About extra proteins: they are converted into sugars...
 
Xisca Nicolas
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I have reduced my need for meat by eating it raw.
I guess this comes from the better quality proteins I now offer my body...

I also eat raw veggies, and I mince everything together.
This makes a global new taste and helps chewing, as I do not buy fine tartar meat.
 
Cj Sloane
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If you're healthy, don't change a thing.

In the winter of 1928, Stefansson and Karsten Anderson, a thirty-eight-year-old Danish explorer, became the subjects in a yearlong experiment that was intended to settle the meat-diet controversy. The experiment was planned and supervised by a committee of a dozen respected nutritionists, anthropologists, and physicians.*95 Eugene Du Bois and ten of his colleagues from Cornell and the Russell Sage Institute of Pathology would oversee the day-to-day details of the experiment. For three weeks, Stefansson and Anderson were fed a typical mixed diet of fruits, cereals, vegetables, and meat while being subjected to a battery of tests and examinations. Then they began living exclusively on meat, at which point they moved into Bellevue Hospital in New York and were put under twenty-four-hour observation.
Taubes, Gary (2007-09-25). Good Calories, Bad Calories (Kindle Locations 6582-6587). Random House, Inc.. Kindle Edition.


The only dramatic part of the study was the surprisingly undramatic nature of the findings,” wrote Du Bois, when he later summarized the results. “Both men were in good physical condition at the end of the observation,” he reported in 1930, in one of the nine articles he and his colleagues published on the study. “There was no subjective or objective evidence of any loss of physical or mental vigor.” Stefansson lost six pounds over the course of the year, and Anderson three, even though “the men led somewhat sedentary lives.” Anderson’s blood pressure dropped from 140/80 to 120/80; Stefansson’s remained low (105/70) throughout. The researchers detected no evidence of kidney damage or diminished function, and “vitamin deficiencies did not appear.” Nor did mineral deficiencies, although the diet contained only a quarter of the calcium usually found in mixed diets, and the acidic nature of a meat-rich diet was supposed to increase calcium excretion and so deplete the body of calcium. Among the minor health issues reported by Du Bois and his colleagues was the observation that Stefansson began the experiment with mild gingivitis (inflammation of the gums), but this “cleared up entirely, after the meat diet was taken.”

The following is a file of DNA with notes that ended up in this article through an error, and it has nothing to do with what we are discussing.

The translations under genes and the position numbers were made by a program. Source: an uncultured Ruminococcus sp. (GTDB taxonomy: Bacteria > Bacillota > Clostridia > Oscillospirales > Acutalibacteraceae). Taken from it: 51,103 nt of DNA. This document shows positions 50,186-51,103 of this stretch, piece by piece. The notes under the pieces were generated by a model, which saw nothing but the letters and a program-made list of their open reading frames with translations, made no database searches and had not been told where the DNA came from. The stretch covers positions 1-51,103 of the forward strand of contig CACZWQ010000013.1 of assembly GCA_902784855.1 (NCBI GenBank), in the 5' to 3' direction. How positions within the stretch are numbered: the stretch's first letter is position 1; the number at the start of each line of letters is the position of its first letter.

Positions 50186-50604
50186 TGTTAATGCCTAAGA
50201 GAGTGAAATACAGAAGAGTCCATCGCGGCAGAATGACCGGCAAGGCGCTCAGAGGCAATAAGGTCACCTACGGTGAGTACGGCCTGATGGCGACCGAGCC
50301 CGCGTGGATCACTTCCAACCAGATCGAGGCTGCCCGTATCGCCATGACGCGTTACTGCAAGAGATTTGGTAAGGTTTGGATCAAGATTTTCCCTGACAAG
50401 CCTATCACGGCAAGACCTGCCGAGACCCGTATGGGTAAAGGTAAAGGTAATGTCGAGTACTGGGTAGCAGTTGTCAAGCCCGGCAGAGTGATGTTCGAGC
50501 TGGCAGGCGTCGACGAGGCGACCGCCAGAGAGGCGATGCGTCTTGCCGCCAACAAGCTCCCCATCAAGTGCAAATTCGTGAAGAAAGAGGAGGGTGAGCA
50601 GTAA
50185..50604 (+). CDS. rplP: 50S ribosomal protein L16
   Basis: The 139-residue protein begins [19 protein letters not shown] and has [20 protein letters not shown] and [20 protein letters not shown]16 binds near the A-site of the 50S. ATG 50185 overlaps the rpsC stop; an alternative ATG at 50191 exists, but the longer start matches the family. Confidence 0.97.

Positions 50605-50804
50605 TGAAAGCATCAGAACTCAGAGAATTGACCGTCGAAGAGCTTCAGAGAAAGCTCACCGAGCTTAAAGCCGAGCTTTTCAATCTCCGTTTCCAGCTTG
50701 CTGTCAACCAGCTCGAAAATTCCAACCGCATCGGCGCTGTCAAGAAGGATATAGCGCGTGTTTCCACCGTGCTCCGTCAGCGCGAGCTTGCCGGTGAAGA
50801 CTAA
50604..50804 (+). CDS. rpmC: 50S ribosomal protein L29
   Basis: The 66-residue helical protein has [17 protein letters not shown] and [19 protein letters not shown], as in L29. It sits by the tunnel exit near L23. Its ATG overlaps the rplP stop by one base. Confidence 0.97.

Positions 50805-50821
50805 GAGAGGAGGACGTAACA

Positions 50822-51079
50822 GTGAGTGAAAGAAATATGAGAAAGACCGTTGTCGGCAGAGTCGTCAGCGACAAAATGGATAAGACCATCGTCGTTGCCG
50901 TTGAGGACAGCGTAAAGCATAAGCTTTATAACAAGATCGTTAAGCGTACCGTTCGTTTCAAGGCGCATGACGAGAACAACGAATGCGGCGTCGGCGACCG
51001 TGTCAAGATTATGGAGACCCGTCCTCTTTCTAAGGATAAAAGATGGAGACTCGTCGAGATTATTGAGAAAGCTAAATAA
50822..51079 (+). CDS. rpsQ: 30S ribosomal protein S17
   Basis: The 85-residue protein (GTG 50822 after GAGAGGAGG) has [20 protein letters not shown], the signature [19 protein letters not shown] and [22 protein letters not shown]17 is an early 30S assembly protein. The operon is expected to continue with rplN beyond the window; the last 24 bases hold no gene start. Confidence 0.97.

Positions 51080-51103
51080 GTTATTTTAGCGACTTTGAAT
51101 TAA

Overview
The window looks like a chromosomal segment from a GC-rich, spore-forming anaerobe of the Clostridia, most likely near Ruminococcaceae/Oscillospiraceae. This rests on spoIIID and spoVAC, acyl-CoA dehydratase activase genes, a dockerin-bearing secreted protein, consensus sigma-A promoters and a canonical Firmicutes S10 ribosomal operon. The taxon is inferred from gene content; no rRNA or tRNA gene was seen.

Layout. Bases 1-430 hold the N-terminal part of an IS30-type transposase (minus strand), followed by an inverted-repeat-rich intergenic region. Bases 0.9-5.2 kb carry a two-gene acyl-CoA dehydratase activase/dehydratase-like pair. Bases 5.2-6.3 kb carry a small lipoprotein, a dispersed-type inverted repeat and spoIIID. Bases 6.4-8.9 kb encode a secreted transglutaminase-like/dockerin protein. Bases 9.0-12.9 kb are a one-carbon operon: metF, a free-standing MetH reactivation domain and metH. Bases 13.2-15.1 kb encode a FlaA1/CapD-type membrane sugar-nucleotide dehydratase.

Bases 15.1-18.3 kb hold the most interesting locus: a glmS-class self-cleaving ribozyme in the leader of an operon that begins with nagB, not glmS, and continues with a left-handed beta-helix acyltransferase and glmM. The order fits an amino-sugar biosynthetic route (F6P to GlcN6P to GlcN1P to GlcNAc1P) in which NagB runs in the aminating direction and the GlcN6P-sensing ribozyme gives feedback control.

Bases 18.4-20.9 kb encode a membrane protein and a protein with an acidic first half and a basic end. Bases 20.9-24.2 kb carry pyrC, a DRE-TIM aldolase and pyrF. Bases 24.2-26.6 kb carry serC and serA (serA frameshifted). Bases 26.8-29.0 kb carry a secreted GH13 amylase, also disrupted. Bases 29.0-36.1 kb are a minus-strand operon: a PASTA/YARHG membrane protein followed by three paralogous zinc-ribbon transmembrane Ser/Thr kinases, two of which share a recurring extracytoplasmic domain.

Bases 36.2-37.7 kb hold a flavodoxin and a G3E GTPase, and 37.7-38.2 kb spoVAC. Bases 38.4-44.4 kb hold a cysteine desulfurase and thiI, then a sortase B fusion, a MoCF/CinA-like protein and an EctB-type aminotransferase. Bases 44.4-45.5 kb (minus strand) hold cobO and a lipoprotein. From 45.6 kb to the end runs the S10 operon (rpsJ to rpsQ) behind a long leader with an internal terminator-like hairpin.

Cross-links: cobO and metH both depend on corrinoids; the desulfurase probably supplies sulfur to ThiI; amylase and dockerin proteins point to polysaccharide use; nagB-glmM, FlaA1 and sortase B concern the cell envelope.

Taubes, Gary (2007-09-25). Good Calories, Bad Calories (Kindle Locations 6597-6599). Random House, Inc.. Kindle Edition.
 
Xisca Nicolas
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Cj Verde wrote:If you're healthy, don't change a thing.


Yes and no...
The problem is not about meat but what we do not know about the rest of his diet.

Some people live on junk food with no evidence of having problems with their diet!
Most people that develop diabetis do so after years of a bad diet.
 
Cj Sloane
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Well, I'm taking him at his word that he only eats meat and no vegetables. Meat and cheese doodles or soda would be different. He seemed concerned about his lack of vegetables & I merely offered proof that you can live on meat alone.
 
Xisca Nicolas
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How long?
The study seemed to have been 1 year long only...
The way of cooking changes the proteins etc, so it will make a difference.
 
Cj Sloane
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Hehe - we've got discussions going on over multiple thread Xisca!

The study was set up because people thought that the Inuit must have adapted to their carnivorous diet and that white people could not live on meat alone. There were white traders, however, who lived on that diet for years while they stayed with the Inuit. So the study was to prove that people could live on meat alone and remain healthy.